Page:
PDD Geoguessr Challenge #9: Duluth, Georgia

References to Duluth in the media are a regular feature on Perfect Duluth Day. But for every reference that does not include the state name, many are left with a lingering doubt about whether the reference is really about Duluth, Minnesota, or Duluth, Georgia, a city outside of Atlanta with about one third of the Minnesota city’s population.

Given the Georgia city’s much smaller size and lower profile as an Atlanta suburb, it seems likely that any unspecified Duluth reference is a reference to Duluth, Minnesota. But I might go further than that and say that any reference to Duluth, Georgia, is also a reference to Duluth, Minnesota, as the Georgia city is not named after Daniel Greysolon Sieur du Lhut, but rather Duluth, Minnesota itself.

The Georgia city of Howell’s Crossing was renamed Duluth in 1871, which may have been our city’s biggest year ever for references in the media. On Jan. 21, 1871, Kentucky congressman J. Proctor Knott gave a speech on the floor of congress about a bill giving land over to private companies for the construction of a railroad to Duluth. The speech features perhaps the highest and grandest praise Duluth has ever received, all of it quite sarcastic. It features lines such as, “Duluth is situated exactly half way between the latitudes of Paris and Venice so that gentlemen who have inhaled the exhilarating airs of the one or basked in the golden sunlight of the other may see at a glance that Duluth must be a place of untold delights.”

Public dissatisfaction with giving public land over to private railroad companies had been increasing and Proctor Knott gave the over the top speech to bring himself some attention for opposing the practice. He concludes his speech by saying, “Those lands, which I am asked to give away, alas, are not mine to bestow! My relation to them is simply that of trustee to an express trust. And shall I ever betray that trust? Never, sir! Rather perish Duluth! Perish the paragon of cities! Rather let the freezing cyclones of the black Northwest bury it forever beneath the eddying sands of the raging St. Croix!”

J. Proctor Knott

His effort to draw attention to where he stood on the issue worked. People found the speech so amusing and ridiculous that it became a national sensation, not only circulating across the country but becoming the inspiration for two city names: Proctor, Minnesota, shortened from Proctorknott in 1904, and Duluth, Georgia, a city with a brand new rail connection. Evan P. Howell himself, the namesake of the former Howell’s Crossing, suggested the change to Duluth, Georgia.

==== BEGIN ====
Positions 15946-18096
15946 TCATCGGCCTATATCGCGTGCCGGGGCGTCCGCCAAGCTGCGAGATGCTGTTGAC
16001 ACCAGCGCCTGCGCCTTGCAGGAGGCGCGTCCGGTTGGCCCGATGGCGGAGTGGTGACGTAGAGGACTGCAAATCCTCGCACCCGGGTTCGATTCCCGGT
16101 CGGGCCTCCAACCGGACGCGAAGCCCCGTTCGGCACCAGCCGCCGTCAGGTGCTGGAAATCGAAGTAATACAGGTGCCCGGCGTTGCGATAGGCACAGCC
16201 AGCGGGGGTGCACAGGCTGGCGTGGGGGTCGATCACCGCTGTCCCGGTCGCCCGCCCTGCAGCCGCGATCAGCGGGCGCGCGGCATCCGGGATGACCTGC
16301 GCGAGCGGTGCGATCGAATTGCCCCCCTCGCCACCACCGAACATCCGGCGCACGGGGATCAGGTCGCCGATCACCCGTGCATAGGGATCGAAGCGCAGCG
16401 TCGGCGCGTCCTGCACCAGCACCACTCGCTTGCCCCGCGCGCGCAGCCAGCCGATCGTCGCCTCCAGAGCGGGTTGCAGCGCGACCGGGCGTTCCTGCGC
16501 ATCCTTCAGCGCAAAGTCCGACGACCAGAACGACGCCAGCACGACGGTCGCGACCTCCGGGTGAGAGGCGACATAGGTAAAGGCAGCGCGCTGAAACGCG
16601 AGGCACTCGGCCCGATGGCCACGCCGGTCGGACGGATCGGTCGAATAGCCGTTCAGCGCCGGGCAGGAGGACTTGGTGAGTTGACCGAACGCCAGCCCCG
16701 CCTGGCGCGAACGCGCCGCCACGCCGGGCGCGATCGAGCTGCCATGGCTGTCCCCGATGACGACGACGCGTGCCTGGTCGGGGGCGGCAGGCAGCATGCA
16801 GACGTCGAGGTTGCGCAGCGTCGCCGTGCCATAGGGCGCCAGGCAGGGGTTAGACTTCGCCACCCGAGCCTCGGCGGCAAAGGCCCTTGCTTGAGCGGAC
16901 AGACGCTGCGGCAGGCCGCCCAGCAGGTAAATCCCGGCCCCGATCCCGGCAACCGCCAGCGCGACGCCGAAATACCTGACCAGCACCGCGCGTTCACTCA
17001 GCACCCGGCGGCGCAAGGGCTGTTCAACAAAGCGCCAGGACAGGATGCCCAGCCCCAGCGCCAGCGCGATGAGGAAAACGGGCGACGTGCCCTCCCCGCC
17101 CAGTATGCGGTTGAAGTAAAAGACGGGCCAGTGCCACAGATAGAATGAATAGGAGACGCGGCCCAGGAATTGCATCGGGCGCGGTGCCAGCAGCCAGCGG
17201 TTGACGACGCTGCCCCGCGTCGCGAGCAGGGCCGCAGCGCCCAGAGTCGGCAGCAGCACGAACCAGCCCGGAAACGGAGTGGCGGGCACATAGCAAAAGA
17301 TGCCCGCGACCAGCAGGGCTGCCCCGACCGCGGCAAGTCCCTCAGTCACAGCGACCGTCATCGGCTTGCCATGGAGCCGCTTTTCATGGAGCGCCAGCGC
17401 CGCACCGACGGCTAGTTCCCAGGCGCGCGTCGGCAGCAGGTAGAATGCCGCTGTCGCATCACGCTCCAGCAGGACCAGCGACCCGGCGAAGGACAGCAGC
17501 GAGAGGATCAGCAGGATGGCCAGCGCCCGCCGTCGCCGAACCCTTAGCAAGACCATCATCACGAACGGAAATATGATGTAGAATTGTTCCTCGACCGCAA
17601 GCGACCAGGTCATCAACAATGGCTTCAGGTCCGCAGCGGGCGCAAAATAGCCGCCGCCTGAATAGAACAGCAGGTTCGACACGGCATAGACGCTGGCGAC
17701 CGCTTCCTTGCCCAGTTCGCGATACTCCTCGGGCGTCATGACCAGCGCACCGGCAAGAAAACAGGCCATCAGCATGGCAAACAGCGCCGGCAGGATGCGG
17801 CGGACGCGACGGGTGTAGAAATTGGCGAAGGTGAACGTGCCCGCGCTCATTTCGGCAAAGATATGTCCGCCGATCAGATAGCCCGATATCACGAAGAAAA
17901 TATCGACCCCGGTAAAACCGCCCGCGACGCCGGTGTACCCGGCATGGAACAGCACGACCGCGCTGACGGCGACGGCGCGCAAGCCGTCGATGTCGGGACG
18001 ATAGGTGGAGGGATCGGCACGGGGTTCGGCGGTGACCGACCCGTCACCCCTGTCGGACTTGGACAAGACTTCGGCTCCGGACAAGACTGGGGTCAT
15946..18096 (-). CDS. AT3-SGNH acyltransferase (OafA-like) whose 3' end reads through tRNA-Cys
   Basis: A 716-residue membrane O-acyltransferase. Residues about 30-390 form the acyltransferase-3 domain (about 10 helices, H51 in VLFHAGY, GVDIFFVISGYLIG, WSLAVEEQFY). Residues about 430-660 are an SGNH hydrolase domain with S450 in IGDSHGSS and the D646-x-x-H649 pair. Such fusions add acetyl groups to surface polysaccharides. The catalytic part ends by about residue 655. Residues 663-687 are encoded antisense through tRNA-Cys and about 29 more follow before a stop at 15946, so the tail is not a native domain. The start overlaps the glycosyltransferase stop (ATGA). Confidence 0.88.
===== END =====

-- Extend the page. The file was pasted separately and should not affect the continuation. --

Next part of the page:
Because the entirety of Duluth, Georgia, is a reference to Duluth, Minnesota, the city qualifies for a PDD Geoguessr challenge. Each five minute round features a different location in Duluth. And this time, for those wondering if I might be referring to Duluth, Georgia, the answer is yes.

PDD Geoguessr Challenge #8: Duluth, Georgia

How to Play Geoguessr

GeoGuessr can be played on a laptop or desktop and on Android or IoS mobile devices with the GeoGuessr app. Just click on the link that fits how you play and create an account to start playing.

Every game consists of five locations based on a theme chosen by the game creator. You are shown a Streetview image stripped of all the informational labels that are normally overlayed onto the image. Unless the challenge specifically restricts it, you can move around and look for clues like street signs and business names to find out where you are. The image below shows a basic overview of the Geoguessr screen layout and controls.

Once you think you know the location — or are nearly out of time — you use the inset map to place your marker where you believe the round started. After you hit “Guess,” you will see how close you were to the correct location and how many points your guess earned. The closer you are to the location, the higher your score, with a maximum score of 5,000 points. On a map that covers a small area, like the Gary-New Duluth neighborhood, being off by a few blocks will cost you a lot of points. On a map that has locations from around the world, you will get nearly all the points just for finding the right city. The maximum error for a perfect score also changes by map size, but in general if you are within 50 feet (15 meters) you will always get the full 5,000 points.

Not often, but every now and then, GeoGuessr gets a little buggy. If the underlying Streetview imagery has changed since the game was made, sometimes it repeats the last round, gives a black screen, or doesn’t allow a guess to be made. If that happens, please let me know and I’ll update the challenge.

At the end of the five rounds, an overview screen shows your score for each round in addition to your guessing time and how far off you were from the correct location. The correct locations and your guesses are also shown on a map and you can click on any of the round numbers to review the locations. Additionally, the final screen in a challenge will show how you rank compared to the top scorers of the challenge. When choosing your user name, keep in mind that your user name and score per round will be visible to other players of the challenge.

If you have feedback on this challenge or ideas for future challenges, please share them in the comments below.

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